The idea for SWAN Day grew out of a collaboration between WomenArts and Chicago’s WITASWAN (Women in the Audiences Supporting Women Artists Now). WITASWAN is an informal alliance of women who are using their power as consumers to increase opportunities for women artists. It began as an initiative of the Illinois chapter of the American Association of University Women. The complete history of WITASWAN is at www.films42.com/witaswan.asp.
Since WITASWAN was founded by Jan Lisa Huttner, a Chicago film critic, it was launched with a focus on women filmmakers. WITASWAN members make a commitment to see at least one film every month that is directed or written by a woman, whether it is in a theater or on a DVD.
Jan Lisa Huttner invited Martha Richards, the Executive Director of WomenArts, to speak at an American Association of University Women conference in Bloomington, IL in April 2007. (For pictures of this historic meeting see www.films42.com/witaswan/martha-richards.asp). The idea for SWAN Day was born during the car ride between Bloomington and Chicago, as Huttner and Richards discussed ways to build more direct connections between women artists and women audience members.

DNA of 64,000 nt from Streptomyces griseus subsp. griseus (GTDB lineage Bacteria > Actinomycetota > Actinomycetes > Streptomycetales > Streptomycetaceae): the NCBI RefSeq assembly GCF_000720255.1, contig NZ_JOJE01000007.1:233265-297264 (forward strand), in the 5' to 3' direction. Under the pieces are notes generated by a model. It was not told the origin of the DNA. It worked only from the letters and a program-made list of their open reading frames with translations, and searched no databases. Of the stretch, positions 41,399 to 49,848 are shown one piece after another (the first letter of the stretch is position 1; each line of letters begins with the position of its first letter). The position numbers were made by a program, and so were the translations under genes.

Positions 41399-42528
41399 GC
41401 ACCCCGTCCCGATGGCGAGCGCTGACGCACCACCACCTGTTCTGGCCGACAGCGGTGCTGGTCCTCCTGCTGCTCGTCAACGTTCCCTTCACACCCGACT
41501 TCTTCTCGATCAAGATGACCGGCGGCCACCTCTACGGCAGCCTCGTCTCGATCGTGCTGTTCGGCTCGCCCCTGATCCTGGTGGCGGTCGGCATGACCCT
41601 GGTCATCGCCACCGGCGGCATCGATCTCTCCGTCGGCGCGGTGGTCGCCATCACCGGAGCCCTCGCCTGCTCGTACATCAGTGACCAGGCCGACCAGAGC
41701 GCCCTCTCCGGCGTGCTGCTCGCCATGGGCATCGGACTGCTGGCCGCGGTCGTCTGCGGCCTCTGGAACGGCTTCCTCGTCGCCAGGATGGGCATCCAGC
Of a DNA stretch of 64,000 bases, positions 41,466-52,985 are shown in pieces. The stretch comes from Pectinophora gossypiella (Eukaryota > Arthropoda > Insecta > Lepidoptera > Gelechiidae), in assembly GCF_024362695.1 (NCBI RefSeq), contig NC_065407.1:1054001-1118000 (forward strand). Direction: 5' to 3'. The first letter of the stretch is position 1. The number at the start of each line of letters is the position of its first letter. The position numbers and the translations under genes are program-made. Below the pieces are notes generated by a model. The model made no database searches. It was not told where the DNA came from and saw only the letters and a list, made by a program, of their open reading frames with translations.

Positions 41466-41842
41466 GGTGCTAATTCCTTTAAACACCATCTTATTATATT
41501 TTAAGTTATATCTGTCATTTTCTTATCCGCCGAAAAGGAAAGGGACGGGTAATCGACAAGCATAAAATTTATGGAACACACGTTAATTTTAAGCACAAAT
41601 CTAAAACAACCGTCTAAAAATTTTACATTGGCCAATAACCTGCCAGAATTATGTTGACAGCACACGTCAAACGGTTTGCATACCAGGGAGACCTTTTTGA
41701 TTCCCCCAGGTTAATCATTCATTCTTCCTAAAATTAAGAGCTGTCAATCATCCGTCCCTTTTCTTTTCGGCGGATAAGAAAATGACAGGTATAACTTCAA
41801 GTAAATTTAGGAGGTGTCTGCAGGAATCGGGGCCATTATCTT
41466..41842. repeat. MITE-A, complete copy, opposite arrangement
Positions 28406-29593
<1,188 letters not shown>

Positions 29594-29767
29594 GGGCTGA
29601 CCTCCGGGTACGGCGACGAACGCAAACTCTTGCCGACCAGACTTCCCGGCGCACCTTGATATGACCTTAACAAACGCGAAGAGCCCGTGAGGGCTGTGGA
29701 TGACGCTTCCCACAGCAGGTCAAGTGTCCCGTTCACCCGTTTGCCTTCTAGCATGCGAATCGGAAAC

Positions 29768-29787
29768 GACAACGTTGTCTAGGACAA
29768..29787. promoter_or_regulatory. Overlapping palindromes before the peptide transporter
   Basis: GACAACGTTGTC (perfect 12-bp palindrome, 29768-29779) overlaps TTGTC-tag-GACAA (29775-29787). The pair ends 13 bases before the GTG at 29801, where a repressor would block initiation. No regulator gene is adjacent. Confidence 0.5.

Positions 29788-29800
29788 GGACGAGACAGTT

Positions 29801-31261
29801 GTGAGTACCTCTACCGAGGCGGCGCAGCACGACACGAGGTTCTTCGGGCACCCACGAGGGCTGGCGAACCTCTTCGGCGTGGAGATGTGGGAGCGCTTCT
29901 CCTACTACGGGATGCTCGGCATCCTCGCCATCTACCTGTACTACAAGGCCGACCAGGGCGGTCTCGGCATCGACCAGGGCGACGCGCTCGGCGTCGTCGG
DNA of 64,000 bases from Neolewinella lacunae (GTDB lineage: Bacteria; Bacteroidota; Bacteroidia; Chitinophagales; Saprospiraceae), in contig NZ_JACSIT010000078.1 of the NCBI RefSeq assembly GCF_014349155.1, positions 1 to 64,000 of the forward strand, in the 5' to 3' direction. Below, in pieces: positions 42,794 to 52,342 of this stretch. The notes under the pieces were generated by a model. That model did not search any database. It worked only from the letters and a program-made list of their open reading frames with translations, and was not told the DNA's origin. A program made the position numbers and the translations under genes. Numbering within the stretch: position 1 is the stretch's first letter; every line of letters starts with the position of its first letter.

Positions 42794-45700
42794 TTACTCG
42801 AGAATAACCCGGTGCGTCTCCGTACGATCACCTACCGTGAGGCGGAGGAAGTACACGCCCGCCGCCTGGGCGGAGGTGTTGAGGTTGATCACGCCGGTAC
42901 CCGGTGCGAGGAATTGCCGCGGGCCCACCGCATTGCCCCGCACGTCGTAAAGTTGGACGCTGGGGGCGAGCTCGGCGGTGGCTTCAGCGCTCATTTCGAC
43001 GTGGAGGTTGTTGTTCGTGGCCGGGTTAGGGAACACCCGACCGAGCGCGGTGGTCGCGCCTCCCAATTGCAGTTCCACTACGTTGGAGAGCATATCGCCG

Huttner had demonstrated through her work with WITASWAN that there were women audience members who wanted to see more work by women, and Richards had built the WomenArts Network, an online directory of over 1,600 women artists from all over the world. In the car and over a shared pizza dinner, they came up with the idea of SWAN Day as a galvanizing annual event that would serve both artists and audience members.